I’ve spent the last few years working to advance and improve Ruby’s efficiency through concurrency, first with EventMachine and fibers and now with Actors and multithreading so it shouldn’t surprise you that my #1 pick is puma. It’s my belief that puma and sidekiq are a new breed of Ruby infrastructure that can dramatically improve your application’s efficiency — should you decide to take advantage of them.
puma is a pure Ruby, Rack-based web server and drops right in as a replacement for thin or unicorn. Unlike unicorn or thin, puma is designed to run multithreaded by default so you get far better memory efficiency. A typical single threaded Rails unicorn process takes 250MB. puma defaults to a maximum of 16 threads per process so one puma process can replace 16 unicorn processes taking 4GB of RAM! puma, like all multithreaded libraries, works best in a truly concurrent Ruby VM like JRuby or Rubinius but you’ll still get a big win running on MRI.
To test this, I ran 50 concurrent requests 20 times for a total of 1000 requests against a non-trivial endpoint on TheClymb.com Rails application. config.threadsafe! was enabled, a database pool size of 10 and puma’s default of 16 threads. Each request makes two database queries and renders a slim-based template.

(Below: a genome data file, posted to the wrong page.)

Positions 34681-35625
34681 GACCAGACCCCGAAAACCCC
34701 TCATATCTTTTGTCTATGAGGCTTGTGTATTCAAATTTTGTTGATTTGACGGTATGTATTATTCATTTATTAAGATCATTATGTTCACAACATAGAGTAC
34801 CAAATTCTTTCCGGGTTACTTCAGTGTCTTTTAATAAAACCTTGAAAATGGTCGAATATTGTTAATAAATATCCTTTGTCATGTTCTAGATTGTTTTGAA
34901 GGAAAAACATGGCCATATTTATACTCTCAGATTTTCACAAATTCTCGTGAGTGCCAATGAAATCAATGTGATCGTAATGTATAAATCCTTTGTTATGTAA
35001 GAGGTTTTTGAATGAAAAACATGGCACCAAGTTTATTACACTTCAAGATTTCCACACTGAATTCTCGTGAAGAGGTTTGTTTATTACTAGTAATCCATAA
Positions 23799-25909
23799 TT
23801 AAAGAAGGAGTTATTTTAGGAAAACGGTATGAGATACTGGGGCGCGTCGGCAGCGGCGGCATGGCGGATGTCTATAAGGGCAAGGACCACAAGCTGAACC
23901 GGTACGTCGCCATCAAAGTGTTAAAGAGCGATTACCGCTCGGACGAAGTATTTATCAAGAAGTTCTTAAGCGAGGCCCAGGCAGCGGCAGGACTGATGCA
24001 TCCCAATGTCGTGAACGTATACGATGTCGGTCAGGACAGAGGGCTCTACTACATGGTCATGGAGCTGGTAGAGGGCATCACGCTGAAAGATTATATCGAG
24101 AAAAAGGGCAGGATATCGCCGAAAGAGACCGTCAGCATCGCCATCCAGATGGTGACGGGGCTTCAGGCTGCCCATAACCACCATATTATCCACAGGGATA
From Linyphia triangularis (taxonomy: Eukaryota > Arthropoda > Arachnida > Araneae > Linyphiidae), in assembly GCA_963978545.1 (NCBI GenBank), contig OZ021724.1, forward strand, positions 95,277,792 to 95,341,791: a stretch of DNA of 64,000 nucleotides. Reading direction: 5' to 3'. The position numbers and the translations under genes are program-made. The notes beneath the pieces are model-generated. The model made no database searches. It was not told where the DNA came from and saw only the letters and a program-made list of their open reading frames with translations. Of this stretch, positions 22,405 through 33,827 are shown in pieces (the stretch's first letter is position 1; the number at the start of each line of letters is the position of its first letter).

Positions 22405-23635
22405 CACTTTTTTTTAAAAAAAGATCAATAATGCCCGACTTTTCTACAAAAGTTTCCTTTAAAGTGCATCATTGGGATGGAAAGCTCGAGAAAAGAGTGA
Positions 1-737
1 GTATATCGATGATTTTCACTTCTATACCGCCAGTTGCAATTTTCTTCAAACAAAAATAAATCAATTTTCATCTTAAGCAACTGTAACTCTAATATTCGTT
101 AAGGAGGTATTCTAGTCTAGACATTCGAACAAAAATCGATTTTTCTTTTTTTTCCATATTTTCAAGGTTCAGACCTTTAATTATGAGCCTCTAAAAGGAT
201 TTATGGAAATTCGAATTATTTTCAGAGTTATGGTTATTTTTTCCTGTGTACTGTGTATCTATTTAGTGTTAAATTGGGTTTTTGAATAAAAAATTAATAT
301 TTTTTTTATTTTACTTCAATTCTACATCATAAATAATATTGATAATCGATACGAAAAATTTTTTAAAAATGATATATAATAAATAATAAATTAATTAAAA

Unicorn/MRI 1.9.3 is the baseline: single-threaded, it runs the 1000 requests in 19 seconds. Puma/MRI manages to speed up a bit but is still hampered by the GIL and runs in 15 seconds. Puma/JRuby unlocks the second core on my MacBook Air and runs in under 9 seconds!
What this means is simple: threading with puma will get you better performance than Unicorn, even on MRI, and jumping to JRuby gets you a significantly bigger boost by giving you truly parallel threads. It took me about one hour to get our Rails app, which has always run on MRI, working with JRuby. Give JRuby a try some weekend and you might be surprised how well it works!
I hope you enjoyed my 12 Gems of Christmas series and found a few gems that were worthy of further study.